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Allen v. Cooper
United States Supreme Court
140 S. Ct. 994 (2020)
The pirate Blackbeard’s ship, Queen Anne’s Revenge, sank off the coast of North Carolina in 1718. In 1996, marine salvage company Intersal, Inc. discovered the wreck. By law, the State of North Carolina (defendant) owned the wreck, and it engaged Intersal to recover it. Intersal hired Frederick Allen (plaintiff), a videographer, to document the recovery operation. Over the next decade, Allen took videos and photos of the recovery efforts, all of which he copyrighted. North Carolina used several of Allen’s photos and videos without permission. Allen sued North Carolina in federal court for copyright infringement, arguing that the Copyright Remedy Clarification Act of 1990 (CRCA) abrogated North Carolina’s immunity to copyright-infringement suits. North Carolina moved to dismiss Allen’s lawsuit on the grounds of sovereign immunity and challenged the constitutionality of CRCA. The district court ruled that Allen’s suit could proceed and upheld CRCA under Section 5 of the Fourteenth Amendment as a valid exercise of Congress’s power to protect copyrights. The Fourth Circuit reversed on appeal, holding that CRCA’s abrogation of state sovereign immunity was disproportionate to the Fourteenth Amendment property injury it sought to remedy. The Supreme Court then granted certiorari. It was undisputed that Congress, before passing CRCA, had only found minimal evidence of states intentionally violating copyrights.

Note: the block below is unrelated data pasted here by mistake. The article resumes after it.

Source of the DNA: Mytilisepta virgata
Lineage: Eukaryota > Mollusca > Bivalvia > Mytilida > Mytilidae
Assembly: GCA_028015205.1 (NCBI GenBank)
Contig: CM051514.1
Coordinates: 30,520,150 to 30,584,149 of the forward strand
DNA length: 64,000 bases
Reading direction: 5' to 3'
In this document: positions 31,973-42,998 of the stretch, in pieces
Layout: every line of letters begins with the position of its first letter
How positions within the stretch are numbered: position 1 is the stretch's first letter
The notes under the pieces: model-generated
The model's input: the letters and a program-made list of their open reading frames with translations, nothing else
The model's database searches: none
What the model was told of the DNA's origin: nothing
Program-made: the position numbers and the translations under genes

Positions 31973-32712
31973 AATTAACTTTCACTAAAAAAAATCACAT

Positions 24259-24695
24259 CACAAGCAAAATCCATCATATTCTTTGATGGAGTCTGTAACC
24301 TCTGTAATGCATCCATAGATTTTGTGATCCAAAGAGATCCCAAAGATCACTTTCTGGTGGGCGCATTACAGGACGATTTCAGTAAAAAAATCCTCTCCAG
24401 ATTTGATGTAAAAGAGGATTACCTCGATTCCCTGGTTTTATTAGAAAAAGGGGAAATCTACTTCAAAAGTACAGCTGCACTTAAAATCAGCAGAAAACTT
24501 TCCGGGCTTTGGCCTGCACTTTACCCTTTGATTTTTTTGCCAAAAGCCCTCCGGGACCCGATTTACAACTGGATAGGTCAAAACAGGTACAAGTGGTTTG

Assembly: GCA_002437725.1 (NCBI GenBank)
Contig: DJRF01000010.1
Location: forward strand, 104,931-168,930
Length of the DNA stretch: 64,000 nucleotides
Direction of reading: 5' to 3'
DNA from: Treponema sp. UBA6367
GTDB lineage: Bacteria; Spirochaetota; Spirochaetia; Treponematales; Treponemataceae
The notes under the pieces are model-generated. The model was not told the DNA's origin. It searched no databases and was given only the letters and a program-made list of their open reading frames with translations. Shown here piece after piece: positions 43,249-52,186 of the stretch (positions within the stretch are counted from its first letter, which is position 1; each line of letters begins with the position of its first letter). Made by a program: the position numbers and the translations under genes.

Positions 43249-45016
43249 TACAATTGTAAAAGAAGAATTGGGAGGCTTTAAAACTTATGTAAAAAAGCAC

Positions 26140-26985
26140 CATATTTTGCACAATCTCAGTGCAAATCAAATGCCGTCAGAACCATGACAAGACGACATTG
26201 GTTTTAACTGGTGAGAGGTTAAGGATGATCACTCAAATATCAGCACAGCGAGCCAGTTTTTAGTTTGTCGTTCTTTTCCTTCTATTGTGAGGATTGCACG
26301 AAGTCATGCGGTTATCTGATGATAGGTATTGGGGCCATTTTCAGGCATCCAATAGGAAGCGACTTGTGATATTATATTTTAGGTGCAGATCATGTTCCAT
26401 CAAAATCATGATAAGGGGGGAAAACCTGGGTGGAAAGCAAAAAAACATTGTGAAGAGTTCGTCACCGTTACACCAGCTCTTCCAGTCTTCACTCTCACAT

Rule of Law
Holding and Reasoning (Kagan, J.)
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